Working on Home Dialysis: What Dialysis Staff Should Know
Do you have patients on home dialysis? Do they get Social Security retirement, Supplemental Security Income (SSI) or Social Security Disability Income (SSDI)? Do they ever tell you they have more bills at the end of the month than money? Do they seem bored or depressed? Have you ever thought about suggesting they get a part-time or full-time job? Do you wonder how working might affect their benefits?
If your patients have Medicare due to kidney failure (ESRD) and are on dialysis, no matter how much they work, their ESRD Medicare will not be affected. When they get a transplant, they can work and still keep ESRD Medicare for 36 months. If they can get a job with health insurance while they’re on dialysis or soon after getting a transplant, they’ll be in better shape when Medicare ends post-transplant.
Social Security Retirement
Here’s what you can tell your patients about working and Social Security retirement benefits: If they took their Social Security retirement benefits at their full retirement age, they can work and earn as much as they can, and it won’t affect their Social Security retirement check. If they retired before their full retirement age, they can work and keep their full retirement check until their work income is over $1,470/month or $17,640 for the year (in 2019).
If their work income is more than that, Social Security will reduce their retirement check $1 for every $2 they make from work over that amount. The year they reach their full retirement age, if their work income is more than $3,910/month or $46,920 for the year (in 2019), Social Security will reduce their check $1 for every $3 they make over that amount. Remind patients that their work income can also increase what they get from Social Security. Social Security calculates their benefits based on their top 35 years of earnings. See https://www.ssa.gov/planners/retire/whileworking.html.
Social Security Disability Benefits
If your patients are working and considering applying for disability, it’s important to let them know that Social Security Disability Income (SSDI) only pays about 40% of what they were making from work and less if they had higher income. Supplemental Security Income (SSI) only pays $771 (in 2019). Some but not all states supplement this. If patients feel well enough to work, Social Security works with a number of government and non-government programs to help people prepare for, find, and keep a job. State and other similar vocational rehabilitation programs can assess your patients’ skills and interests and develop a plan to work toward their goals. You can read about these different programs and encourage patients to find help at https://choosework.ssa.gov/findhelp/.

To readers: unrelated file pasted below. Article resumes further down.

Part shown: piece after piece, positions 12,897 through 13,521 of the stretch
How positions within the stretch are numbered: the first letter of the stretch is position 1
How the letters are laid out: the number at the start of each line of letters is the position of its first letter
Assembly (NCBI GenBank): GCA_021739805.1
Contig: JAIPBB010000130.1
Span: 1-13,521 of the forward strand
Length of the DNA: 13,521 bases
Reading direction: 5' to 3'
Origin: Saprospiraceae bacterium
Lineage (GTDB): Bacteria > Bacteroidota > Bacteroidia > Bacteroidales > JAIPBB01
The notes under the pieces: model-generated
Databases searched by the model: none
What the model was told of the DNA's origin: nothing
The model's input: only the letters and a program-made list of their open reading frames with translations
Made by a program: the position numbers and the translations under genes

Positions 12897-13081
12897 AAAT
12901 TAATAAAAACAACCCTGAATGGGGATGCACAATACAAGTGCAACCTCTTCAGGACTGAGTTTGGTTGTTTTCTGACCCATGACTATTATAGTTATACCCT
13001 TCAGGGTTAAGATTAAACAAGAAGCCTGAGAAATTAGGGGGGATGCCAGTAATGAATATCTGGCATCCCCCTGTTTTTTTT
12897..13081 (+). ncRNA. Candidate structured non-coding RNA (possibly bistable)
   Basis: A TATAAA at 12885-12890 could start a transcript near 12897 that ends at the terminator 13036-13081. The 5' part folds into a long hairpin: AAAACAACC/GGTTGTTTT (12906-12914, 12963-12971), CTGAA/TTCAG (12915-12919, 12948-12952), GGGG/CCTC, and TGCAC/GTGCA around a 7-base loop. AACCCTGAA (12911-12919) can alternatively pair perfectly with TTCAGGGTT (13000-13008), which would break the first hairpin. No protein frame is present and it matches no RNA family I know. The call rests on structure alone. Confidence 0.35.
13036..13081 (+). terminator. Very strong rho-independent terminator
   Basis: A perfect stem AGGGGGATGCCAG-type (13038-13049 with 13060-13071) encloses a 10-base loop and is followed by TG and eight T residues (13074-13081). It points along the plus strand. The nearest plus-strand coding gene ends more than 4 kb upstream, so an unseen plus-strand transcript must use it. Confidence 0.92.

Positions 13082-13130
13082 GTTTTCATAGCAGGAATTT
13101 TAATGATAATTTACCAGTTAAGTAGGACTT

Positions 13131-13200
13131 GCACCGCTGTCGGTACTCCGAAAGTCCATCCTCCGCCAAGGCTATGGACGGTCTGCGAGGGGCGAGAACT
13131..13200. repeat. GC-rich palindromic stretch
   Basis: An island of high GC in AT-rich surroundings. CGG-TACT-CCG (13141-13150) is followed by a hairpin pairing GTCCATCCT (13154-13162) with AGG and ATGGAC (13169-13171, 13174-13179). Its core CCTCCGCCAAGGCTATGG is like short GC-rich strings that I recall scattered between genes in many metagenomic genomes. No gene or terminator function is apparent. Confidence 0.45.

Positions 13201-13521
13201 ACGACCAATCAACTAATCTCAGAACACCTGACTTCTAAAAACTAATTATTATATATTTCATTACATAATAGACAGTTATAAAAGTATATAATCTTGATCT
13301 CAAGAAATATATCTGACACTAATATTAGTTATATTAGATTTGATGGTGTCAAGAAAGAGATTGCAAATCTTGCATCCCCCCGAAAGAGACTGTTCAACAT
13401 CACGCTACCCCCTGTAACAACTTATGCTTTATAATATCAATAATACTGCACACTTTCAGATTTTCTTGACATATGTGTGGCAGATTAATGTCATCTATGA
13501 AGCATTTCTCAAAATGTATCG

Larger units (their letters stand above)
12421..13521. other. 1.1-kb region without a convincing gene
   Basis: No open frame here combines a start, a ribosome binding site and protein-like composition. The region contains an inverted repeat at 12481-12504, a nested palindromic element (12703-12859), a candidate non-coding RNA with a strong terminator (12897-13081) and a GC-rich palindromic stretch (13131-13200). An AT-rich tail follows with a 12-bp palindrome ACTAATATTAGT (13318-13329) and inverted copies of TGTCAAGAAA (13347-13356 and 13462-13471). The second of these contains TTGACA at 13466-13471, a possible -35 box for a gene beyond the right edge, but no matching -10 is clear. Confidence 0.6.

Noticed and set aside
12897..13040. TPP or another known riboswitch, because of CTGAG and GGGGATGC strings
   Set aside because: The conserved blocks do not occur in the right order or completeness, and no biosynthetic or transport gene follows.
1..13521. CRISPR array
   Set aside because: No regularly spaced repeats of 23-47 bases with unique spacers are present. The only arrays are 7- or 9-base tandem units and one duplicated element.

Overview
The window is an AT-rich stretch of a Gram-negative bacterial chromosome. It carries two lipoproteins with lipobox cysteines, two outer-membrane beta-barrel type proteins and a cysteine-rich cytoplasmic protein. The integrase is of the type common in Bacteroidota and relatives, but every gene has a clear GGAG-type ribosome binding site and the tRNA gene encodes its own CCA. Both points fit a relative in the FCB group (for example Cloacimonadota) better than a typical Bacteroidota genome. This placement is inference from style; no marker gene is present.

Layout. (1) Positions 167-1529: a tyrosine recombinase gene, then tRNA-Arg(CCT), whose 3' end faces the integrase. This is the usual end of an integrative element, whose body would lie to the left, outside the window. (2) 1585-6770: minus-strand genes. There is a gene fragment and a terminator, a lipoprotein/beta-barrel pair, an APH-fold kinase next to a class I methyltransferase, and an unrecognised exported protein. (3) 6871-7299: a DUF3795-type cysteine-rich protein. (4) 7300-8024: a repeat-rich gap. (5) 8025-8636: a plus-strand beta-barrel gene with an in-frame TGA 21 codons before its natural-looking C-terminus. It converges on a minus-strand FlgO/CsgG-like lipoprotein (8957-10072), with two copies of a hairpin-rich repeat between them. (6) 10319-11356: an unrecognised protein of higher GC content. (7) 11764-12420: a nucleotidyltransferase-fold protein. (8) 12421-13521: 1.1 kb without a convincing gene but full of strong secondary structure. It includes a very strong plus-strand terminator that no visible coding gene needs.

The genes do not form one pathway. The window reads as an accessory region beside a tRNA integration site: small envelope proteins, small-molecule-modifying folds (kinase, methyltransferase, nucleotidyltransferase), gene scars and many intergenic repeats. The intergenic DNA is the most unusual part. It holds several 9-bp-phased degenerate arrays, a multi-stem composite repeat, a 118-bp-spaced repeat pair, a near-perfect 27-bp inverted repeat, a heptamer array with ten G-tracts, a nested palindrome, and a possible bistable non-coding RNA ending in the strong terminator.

Social Security has work incentive programs for those 18 through 64 who get SSI or SSDI. These programs allow people with disabilities to test whether they can work or not. Here’s a chart that briefly describes each of the work incentive programs. There is a checkmark to indicate whether the program works if the patient is getting SSI or SSDI. Some work incentives work if patients get either SSI or SSDI. You can read more about Social Security’s work incentive programs in the Red Book (Publication #05-10043). It’s published online at https://www.ssa.gov/redbook/. This booklet is available in English and Spanish and you can order it on that site in a different format (large print, Braille, or audio CD) if your patients need a different format. Dollar amounts change every year.
|Work Incentive Programs for People with SSDI and/or SSI||SSI||SSDI|
|Trial Work Period allows your patients to work and earn as much they can for 9 months during a 5-year period while getting a full check. S/he can earn less than $850 in 2018 and/or work 80 hours or less if self-employed without using a trial work month.|
|Extended Period of Eligibility provides 36 months after using all trial work months and get a full check any month his/her earnings are not “substantial” - $1,180 / $1,970 if legally blind in 2018.|
|Continuation of Medicare allows your patient if still disabled to keep free Medicare Part A for 8.5 years after the 9-month trial work period if he/she loses disability cash due to work. This can help people with a transplant who have another disability besides ESRD. Medicare isn’t affected if a dialysis patient works.|
|Unincurred Business Expenses allows Social Security to deduct from a patient’s work earnings expenses IRS would count as business-related. Examples: Donated business equipment or a friend who works for no pay.|
|Special SSI Payments for Persons Who Work – 1619a allows a patient to keep his/her work earnings and some SSI cash until income is above a “break-even point.” To calculate when earnings from work stop SSI cash, double the SSI federal benefit and add $85. In 2019, this is $1,627/month. Find the federal SSI benefit at https://www.ssa.gov/oact/cola/SSI.html.|